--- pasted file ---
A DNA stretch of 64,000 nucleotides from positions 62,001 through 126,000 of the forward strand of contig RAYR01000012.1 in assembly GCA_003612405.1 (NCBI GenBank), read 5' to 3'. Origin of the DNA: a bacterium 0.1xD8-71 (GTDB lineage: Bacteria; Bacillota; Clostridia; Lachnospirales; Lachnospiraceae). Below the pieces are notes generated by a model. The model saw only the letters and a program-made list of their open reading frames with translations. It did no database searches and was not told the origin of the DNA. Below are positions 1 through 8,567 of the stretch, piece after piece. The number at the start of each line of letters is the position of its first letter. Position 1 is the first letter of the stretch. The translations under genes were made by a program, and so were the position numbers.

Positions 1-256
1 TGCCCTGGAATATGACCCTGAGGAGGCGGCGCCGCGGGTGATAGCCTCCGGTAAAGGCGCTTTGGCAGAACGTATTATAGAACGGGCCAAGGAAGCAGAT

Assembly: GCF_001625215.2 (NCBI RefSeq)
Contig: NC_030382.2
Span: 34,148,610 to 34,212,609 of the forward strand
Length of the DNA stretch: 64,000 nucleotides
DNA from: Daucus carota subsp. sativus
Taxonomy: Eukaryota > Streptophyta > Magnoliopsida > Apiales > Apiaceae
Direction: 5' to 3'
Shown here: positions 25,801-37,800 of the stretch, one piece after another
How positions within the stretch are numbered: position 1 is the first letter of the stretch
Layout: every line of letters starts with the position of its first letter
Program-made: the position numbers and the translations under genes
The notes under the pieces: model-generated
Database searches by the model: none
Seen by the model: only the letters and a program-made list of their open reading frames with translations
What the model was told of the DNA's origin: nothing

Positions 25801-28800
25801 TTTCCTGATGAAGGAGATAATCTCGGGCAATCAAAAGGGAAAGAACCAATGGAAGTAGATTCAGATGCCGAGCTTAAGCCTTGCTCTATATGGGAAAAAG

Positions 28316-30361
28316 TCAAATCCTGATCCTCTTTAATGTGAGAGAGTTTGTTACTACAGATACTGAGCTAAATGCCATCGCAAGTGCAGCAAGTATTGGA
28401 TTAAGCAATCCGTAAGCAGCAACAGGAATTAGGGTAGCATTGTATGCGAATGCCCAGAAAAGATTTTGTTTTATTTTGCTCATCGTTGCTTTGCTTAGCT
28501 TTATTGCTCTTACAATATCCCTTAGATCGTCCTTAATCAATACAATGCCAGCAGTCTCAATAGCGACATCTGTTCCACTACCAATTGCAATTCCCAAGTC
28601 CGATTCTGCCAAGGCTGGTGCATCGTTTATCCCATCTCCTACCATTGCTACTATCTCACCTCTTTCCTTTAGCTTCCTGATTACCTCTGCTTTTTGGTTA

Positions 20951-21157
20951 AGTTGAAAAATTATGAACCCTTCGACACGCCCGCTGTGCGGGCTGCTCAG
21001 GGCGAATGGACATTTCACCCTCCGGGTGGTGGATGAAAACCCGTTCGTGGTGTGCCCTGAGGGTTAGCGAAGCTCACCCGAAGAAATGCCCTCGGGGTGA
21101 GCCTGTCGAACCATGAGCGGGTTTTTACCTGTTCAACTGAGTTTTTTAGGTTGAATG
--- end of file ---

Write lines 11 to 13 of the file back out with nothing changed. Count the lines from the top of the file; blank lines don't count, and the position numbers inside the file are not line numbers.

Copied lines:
Shown here: positions 25,801-37,800 of the stretch, one piece after another
How positions within the stretch are numbered: position 1 is the first letter of the stretch
Layout: every line of letters starts with the position of its first letter